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Investing in Real Estate: Global Diversification using a Quantitative Rules-Based Index

Mid- and Small-Cap Fund Managers Lost Their Advantage – SPIVA U.S. Mid-Year 2021 Scorecard

The Importance of Order

Global Diversification Trending in India – Time to Notice?

S&P MAESTRO 5 Index: A Sophisticated Composition Designed to Simplify Risk Management

Investing in Real Estate: Global Diversification using a Quantitative Rules-Based Index

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Meb Faber

Chief Investment Officer

Cambria Investment Management

A question…

Take five major asset classes: U.S. stocks, international stocks, long-term government bonds, Treasury Bills, and REITs. If their respective compound rate of return over the past two decades is compared, which would come in highest?


Maybe bonds as they’ve ridden yields down to near zero?


REITs win the day.

If returns for these asset classes over the past twenty years are compared, REITs returned the most, leading the way with a compound annual return of 10.4%.

There may be benefits of adding REITs to a traditional investment portfolio beyond historical returns.

Whether it’s farmland, apartment rentals, home builders, or commercial properties, real estate can be a diversifier when combined with a portfolio of equities and fixed income.

Now, when one thinks “REITs,” chances are “income” comes to mind. And many investors stop their analysis right there – which REIT yields the most? We believe this is a limited perspective.

Today, let’s highlight why by walking through what we believe is a more optimal way to structure a REIT portfolio.

Diversification Across the Globe

Across all asset classes, one of the biggest diversification mistakes that investors make – across all asset classes – is concentrating their investments in their own, home country.

For example, if the global stock market is weighted by size, the U.S. only accounts for a little over half of the total market-cap. But most U.S. investors allocate about 80% or more to US stocks.

Of course, this home country bias is not specific to U.S. investors. It exists all over the world and is even more pronounced in smaller countries since they command a much smaller percentage of global market-cap weights.

Only considering U.S. exposure when it comes to REITs could be a mistake.

However, considering global exposure is just the first step in creating balanced, optimized REIT portfolio. There are additional, beneficial steps one could theoretically take.

Incorporating Value, Quality, and Momentum Factors

Most people consider using factor investing when it comes to stocks, but what about REITs?

S&P has built a factor-based index focused on the global REIT sector. This S&P Global REIT Quality, Value & Momentum (QVM) Multi-Factor Index first starts with the S&P Global REIT Index universe. The index then screens for companies with specific attributes related to value, quality, and momentum. Real estate is a unique sector, and the index utilizes factors that are specific to REITs like funds from operations (FFO) and financial leverage levels.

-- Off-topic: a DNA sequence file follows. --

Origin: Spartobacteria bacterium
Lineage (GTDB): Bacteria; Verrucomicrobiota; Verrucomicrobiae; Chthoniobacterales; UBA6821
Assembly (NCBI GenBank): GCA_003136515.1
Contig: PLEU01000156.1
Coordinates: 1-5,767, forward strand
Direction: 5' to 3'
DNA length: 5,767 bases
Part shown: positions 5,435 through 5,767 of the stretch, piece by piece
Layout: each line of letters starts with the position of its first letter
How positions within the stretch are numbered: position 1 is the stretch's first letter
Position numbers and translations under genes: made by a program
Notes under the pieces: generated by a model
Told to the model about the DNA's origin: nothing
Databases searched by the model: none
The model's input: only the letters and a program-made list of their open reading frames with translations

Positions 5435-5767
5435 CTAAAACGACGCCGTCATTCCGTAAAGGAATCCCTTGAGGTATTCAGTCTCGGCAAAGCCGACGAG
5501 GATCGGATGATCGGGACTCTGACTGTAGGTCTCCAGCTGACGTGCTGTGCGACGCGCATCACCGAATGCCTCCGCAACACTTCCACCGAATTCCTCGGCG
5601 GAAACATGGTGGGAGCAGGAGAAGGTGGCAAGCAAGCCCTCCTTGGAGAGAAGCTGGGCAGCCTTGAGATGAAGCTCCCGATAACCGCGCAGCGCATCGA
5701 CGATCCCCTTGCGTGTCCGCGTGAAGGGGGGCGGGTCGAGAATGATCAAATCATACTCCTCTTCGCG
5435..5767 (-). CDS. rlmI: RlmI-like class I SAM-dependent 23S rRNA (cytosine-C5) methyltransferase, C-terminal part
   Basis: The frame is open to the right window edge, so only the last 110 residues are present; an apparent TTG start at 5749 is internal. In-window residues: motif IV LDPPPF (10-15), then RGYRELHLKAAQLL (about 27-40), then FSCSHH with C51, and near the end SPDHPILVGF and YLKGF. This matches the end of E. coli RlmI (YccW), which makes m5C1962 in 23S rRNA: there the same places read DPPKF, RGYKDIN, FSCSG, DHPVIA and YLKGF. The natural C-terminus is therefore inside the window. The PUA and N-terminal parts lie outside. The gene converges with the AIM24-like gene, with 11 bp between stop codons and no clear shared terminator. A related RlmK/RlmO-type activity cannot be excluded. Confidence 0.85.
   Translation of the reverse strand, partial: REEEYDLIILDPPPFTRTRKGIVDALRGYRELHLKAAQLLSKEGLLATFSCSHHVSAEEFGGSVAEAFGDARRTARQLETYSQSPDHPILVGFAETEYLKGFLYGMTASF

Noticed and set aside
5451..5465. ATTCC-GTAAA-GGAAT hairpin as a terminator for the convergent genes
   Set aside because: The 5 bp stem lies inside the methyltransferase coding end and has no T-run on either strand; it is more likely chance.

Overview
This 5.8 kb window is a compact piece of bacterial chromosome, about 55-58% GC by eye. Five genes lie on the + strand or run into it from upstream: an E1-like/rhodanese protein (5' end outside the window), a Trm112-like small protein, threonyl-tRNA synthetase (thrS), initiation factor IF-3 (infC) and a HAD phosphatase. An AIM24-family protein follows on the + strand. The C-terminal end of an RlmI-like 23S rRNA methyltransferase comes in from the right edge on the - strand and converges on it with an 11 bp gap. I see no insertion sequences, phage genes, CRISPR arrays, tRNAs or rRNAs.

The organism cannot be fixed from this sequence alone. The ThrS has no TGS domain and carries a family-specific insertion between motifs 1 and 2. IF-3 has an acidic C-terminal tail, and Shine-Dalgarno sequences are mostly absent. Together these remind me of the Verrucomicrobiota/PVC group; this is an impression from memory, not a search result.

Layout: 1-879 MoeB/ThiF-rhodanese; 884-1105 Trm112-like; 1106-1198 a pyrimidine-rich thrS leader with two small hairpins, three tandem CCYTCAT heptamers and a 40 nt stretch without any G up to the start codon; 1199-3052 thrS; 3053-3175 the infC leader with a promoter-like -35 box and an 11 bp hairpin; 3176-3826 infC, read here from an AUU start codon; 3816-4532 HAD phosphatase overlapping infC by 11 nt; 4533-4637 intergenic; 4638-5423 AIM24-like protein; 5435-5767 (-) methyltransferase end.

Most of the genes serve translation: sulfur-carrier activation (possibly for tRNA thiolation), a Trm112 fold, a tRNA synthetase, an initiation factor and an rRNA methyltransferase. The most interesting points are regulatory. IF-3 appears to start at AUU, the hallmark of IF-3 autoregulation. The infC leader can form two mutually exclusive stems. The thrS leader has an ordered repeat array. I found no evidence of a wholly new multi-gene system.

Why would investors want to consider factors such as these when it comes to REITs?

The simple answer is: to break the market-cap weight.

We’ll examine this topic and how a multi-factor REIT approach may fit into a portfolio in Part II



The views and opinions of any third-party author are his/her own and may not necessarily represent the views or opinions of S&P Dow Jones Indices or any of its affiliates.

The posts on this blog are opinions, not advice. Please read our Disclaimers.

Mid- and Small-Cap Fund Managers Lost Their Advantage – SPIVA U.S. Mid-Year 2021 Scorecard

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Berlinda Liu

Former Director, Multi-Asset Indices

S&P Dow Jones Indices

The SPIVA® U.S. Mid-Year Scorecard continues to show that active funds’ strong absolute returns do not always translate into relative success compared with their benchmarks. In 15 out of 18 categories of domestic equity funds, the majority of actively managed funds underperformed their benchmarks. Over the 12-month period ending June 30, 2021, 58% of large-cap funds, 76% of mid-cap funds, and 78% of small-cap funds trailed the S&P 500®, S&P MidCap 400®, and S&P SmallCap 600®, respectively.

Vast underperformance in the mid- and small-cap segments is particularly interesting in that these active funds managed to do better than their large-cap counterparts in recent reports. Given that their outperformance seemed to occur when the large-cap benchmark had a higher return than the respective mid- or small-cap benchmark (see Exhibits 1 and 2), it is more likely that mid-cap and small-cap fund managers are quietly edging into the larger-cap space and benefiting from the higher returns available there. The re-opening gains of early 2021 add one more data point to that hypothesis. As the rest of the market caught up to the large-cap rally of the initial pandemic phase, mid-cap and small-cap managers who tilted up the capitalization scale were caught leaning in the wrong direction.

This is the first time we included risk-adjusted SPIVA scores in the report. We consider volatility, calculated through the standard deviation of monthly returns, as a proxy for risk, and use return/volatility ratios to evaluate performance. After adjusting for risk, the majority of actively managed domestic equity funds in all categories underperformed their benchmarks on a net-of-fees basis over long-term investment horizons.

The posts on this blog are opinions, not advice. Please read our Disclaimers.

The Importance of Order

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Craig Lazzara